Ratification of the tentative labor contract between the United Auto Workers union and Chrysler LLC was thrown into jeopardy on Monday after workers at four of the eight assembly plants that must vote on the deal rejected it.

In total, six UAW-represented facilities representing about 11,150 workers have voted against the contract while nine others, representing 8,294 workers, have approved the proposed four-year contract, according to a tally provide to Reuters by a person opposed to the deal.

The deep-seated opposition to the Chrysler deal marks a setback for leadership of the UAW, which reached a tentative agreement with Chrysler on October 10 after a six-hour strike.

UAW President Ron Gettelfinger, who is waiting to negotiate a contract with Ford Motor Co, may have to go back to the bargaining table with Chrysler if the deal is rejected. Voting is expected to conclude this week.

Union dissidents, including some UAW local leaders, argue that the contract should be rejected because it would allow Chrysler to hire workers at half of current wages without guaranteeing new investment in U.S. factories.

UAW dissidents also object to a plan to create a trust fund to pay for health care for Chrysler retirees, saying it would be underfunded compared with Chrysler's estimated $19 billion obligation for those costs.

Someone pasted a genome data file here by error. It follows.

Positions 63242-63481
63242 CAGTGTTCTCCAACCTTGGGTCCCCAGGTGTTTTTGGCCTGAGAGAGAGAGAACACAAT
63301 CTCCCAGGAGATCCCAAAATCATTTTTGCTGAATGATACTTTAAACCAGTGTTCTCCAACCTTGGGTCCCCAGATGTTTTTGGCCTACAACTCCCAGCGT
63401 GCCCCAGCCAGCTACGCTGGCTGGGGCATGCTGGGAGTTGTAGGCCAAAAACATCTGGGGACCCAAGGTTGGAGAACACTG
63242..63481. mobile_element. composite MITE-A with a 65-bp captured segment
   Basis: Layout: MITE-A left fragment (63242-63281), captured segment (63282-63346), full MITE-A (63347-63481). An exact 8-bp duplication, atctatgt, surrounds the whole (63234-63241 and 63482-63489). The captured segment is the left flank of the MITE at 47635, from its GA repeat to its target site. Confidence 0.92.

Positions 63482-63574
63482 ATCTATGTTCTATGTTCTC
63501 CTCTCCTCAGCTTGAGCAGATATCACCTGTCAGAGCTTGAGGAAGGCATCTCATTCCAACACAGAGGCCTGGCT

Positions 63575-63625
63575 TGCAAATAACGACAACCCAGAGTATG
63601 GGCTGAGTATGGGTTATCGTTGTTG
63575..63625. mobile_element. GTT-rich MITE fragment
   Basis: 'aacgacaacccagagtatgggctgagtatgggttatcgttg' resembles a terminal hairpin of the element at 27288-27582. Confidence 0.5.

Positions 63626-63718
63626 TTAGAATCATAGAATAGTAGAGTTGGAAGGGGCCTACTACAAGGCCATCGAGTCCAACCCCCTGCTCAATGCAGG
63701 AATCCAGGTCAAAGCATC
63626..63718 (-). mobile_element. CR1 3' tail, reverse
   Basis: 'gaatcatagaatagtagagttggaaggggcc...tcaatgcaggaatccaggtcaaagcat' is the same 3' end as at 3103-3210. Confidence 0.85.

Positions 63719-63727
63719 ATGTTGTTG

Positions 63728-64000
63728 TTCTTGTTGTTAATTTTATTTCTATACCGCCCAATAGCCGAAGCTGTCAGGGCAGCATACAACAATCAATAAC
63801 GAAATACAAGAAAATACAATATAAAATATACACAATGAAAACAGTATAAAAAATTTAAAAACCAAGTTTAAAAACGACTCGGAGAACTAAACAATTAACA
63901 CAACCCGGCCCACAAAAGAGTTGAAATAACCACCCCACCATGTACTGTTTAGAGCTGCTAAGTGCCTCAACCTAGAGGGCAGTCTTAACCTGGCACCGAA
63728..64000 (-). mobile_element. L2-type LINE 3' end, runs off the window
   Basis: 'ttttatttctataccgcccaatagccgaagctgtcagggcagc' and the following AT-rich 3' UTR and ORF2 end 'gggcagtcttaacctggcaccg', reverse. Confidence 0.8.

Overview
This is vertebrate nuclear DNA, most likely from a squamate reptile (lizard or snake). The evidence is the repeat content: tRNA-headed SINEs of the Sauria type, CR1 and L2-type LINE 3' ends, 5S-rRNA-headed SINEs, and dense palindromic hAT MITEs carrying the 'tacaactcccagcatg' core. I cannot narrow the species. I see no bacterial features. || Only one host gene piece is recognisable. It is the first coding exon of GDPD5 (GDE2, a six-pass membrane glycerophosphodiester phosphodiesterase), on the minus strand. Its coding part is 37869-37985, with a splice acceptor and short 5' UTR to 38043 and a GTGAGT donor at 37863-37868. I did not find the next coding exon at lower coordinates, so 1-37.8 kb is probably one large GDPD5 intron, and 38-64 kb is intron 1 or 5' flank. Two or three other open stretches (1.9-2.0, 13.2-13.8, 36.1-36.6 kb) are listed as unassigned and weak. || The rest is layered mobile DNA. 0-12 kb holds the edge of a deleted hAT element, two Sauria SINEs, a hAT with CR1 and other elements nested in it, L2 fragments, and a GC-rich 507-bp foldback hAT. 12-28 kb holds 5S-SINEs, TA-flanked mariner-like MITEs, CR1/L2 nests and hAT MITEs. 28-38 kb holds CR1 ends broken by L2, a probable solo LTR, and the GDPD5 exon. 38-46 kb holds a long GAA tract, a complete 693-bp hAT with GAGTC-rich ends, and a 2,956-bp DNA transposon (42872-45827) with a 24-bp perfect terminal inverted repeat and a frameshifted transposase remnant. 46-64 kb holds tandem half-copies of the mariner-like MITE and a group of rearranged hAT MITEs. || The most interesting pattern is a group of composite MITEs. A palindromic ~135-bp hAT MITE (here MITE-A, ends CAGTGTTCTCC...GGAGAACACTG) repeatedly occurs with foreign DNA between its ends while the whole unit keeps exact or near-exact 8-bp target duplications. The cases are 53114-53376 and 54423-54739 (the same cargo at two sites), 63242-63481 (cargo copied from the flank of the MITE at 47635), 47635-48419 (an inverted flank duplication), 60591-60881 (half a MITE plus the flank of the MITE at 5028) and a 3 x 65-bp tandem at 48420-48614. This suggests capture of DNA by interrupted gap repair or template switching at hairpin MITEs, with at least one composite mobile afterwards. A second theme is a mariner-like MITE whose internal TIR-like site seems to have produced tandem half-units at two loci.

A majority of Chrysler's almost 49,000 UAW-represented factory workers must ratify the four-year contract for it to take effect.

A UAW spokesman could not immediately be reached for comment.

A four-year contract with General Motors Corp, which was unanimously backed by union leadership, was approved by 66 percent of GM factory workers.

UAW locals who rejected the Chrysler deal include those at Chrysler's Jeep assembly plant in Detroit, a component plant in Detroit, a minivan plant in Fenton, Missouri, a stamping plant in Twinsburg, Ohio, and an assembly plant in Newark, Delaware.

The St. Louis North plant, which makes the Dodge Ram truck, employs 2,330 workers and is Chrysler's third-largest U.S. facility, also rejected the deal.

Nearly 8,000 more workers employed at two Chrysler assembly plants in Sterling Heights, Michigan and Belvidere, Illinois have yet to vote, according to union locals.

Private equity fund Cerberus Capital Management took Chrysler private in August. Former owner Daimler AG maintains a roughly 20 percent stake in Chrysler.

Chrysler management has indicated that it will move forward with plans to cut up to five models from its lineup under an accelerated turnaround plan.